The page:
Do you know D.C.?
Get our free newsletter to stay in the know about local D.C.
On June 5, the Ward 6 Democrats convened at Capitol Hill’s Northeast Branch Public Library to elect officers for the coming term. Like most other ward Democratic cells, the Ward 6ers were voting to recycle the same slate of officers from the previous term, with one exception: Ronald King, a supporter of Mayor Anthony A. Williams, was leaving his position as one of the group’s three vice chairs.
The opening hadn’t escaped the notice of the ward’s ubiquitous overlord, Councilmember Sharon Ambrose, who had asked Capitol Hill resident Kathleen Donner to run for King’s spot on the slate. Donner won the position unchallenged. “We were pleased that Kathleen accepted our invitation to run,” says Ambrose.
Big deal, right? Ground-level politicking takes place every day in the District, and the election of a vice chair to the Ward 6 Dems is hardly newsworthy. Except, perhaps, for one caveat: The Williams people had stayed on the bench. While Ambrose tended to her political base, the mayor’s advisers were absent. Maybe they were elsewhere, delivering sermons about short-term initiatives, or perhaps attending a seminar on “public-private partnerships.”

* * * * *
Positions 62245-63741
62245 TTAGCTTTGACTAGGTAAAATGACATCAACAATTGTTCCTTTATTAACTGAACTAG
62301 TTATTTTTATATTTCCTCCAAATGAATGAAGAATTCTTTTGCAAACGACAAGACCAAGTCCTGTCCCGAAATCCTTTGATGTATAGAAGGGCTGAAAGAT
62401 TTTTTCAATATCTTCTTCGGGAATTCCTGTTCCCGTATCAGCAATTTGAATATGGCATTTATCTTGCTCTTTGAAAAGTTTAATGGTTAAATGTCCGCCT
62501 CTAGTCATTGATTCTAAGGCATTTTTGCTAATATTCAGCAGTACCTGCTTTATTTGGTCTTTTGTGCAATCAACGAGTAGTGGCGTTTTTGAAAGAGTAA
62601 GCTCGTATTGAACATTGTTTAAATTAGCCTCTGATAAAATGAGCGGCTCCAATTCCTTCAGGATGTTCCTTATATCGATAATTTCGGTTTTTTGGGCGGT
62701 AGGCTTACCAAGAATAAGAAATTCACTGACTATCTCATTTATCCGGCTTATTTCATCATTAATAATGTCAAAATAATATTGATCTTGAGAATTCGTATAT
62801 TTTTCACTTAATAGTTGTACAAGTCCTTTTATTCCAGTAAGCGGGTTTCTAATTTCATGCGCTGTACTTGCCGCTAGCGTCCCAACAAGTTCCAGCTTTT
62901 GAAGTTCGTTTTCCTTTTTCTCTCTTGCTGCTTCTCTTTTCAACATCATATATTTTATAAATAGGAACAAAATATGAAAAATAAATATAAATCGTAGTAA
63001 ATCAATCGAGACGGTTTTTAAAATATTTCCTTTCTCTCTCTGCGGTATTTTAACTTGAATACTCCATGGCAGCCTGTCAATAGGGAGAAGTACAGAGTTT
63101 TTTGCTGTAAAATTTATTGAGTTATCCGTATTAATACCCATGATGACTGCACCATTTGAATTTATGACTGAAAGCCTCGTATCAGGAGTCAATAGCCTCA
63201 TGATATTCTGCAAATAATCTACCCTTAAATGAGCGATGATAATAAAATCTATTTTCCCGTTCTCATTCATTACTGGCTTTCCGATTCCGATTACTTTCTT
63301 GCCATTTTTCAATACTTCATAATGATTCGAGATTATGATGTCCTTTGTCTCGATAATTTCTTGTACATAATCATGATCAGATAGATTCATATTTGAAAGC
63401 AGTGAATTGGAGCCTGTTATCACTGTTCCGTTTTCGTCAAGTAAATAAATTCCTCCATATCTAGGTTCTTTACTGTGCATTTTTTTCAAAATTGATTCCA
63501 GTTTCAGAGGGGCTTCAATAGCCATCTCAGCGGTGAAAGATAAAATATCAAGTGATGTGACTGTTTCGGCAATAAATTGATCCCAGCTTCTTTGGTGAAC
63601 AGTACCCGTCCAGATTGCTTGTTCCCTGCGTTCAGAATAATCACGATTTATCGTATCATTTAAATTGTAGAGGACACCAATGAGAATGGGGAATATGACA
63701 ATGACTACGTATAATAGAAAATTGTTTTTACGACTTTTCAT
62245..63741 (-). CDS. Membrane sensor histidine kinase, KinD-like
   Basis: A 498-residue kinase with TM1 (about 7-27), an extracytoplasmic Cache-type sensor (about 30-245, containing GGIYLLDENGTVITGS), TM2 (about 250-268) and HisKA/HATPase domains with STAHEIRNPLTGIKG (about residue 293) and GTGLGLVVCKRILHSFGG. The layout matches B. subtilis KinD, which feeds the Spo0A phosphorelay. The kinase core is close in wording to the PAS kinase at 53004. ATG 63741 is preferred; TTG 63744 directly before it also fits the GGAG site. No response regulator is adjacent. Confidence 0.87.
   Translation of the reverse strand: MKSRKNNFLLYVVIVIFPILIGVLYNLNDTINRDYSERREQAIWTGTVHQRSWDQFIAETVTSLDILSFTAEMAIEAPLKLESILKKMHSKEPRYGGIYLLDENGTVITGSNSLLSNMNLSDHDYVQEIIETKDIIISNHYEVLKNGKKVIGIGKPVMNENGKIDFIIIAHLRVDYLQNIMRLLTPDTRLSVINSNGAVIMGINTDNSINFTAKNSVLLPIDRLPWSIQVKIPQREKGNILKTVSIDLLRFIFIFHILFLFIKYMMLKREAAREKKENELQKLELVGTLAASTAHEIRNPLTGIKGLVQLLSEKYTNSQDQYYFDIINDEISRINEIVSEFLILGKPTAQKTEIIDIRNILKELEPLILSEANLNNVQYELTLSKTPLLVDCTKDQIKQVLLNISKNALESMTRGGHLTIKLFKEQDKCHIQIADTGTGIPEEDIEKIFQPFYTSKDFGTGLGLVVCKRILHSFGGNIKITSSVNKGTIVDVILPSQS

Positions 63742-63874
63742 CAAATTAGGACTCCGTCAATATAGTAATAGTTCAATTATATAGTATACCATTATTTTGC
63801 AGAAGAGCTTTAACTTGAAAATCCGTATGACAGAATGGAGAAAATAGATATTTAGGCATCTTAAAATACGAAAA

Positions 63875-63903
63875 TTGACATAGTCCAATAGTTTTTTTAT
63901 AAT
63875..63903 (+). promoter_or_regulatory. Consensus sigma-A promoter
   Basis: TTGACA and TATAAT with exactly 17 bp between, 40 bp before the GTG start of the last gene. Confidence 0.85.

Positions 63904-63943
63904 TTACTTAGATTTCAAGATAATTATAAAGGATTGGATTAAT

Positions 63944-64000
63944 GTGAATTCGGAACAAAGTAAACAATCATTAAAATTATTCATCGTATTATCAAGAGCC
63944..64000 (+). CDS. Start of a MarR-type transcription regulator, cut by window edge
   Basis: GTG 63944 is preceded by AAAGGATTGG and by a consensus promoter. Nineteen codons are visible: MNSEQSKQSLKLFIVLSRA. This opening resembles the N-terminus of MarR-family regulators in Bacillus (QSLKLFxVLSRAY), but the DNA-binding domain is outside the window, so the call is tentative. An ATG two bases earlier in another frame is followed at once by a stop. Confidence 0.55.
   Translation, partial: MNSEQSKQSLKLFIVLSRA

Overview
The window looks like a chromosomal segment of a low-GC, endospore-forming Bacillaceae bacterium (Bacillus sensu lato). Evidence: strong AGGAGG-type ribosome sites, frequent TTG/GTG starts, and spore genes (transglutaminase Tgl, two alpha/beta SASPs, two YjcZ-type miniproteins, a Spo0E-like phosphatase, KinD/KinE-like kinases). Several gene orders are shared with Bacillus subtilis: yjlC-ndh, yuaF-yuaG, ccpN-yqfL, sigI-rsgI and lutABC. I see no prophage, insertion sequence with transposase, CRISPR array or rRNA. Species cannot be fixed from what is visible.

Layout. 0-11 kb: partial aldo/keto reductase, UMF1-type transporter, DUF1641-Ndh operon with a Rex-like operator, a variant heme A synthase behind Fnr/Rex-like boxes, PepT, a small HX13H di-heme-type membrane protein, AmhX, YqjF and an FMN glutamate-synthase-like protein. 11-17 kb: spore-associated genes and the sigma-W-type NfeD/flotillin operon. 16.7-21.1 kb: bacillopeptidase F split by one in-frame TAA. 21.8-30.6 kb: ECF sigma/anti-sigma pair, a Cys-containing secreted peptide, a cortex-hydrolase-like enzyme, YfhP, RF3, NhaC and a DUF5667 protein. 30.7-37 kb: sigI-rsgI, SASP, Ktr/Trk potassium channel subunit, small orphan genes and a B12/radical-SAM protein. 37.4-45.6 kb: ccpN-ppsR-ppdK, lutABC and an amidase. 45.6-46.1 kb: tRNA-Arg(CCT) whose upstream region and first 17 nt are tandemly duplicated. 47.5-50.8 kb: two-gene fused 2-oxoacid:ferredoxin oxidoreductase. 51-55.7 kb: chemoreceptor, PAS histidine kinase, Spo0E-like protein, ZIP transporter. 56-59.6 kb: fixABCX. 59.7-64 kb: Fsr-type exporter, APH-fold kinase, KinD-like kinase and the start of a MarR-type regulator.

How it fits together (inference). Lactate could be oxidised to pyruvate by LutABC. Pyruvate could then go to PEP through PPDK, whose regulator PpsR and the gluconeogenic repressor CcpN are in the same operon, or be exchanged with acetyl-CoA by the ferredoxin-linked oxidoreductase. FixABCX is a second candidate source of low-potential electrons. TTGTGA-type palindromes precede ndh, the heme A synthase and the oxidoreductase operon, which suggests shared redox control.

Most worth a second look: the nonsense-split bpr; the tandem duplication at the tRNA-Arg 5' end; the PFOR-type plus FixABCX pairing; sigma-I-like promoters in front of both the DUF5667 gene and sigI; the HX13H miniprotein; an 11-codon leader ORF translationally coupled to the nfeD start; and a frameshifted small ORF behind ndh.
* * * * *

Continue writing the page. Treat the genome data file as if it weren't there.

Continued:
“I can tell you that the mayor didn’t meddle at all in the Ward 6 elections,” says David Meadows, who chairs the group.
This time, the mayor’s distaste for community politics cost him nothing. Donner, after all, is a faithful Williamsite and a fervid partisan of former mayoral Deputy Chief of Staff Henry Sumner “Sandy” McCall. However, the administration’s approach to this month’s Democratic cell elections underscores how little Williams’ political strategy has evolved since last year’s campaign. Confident that his proclamations on service delivery will keep his base glued together, Williams has shied away from the ruthless coalition-building that preoccupies famous big-city mayors.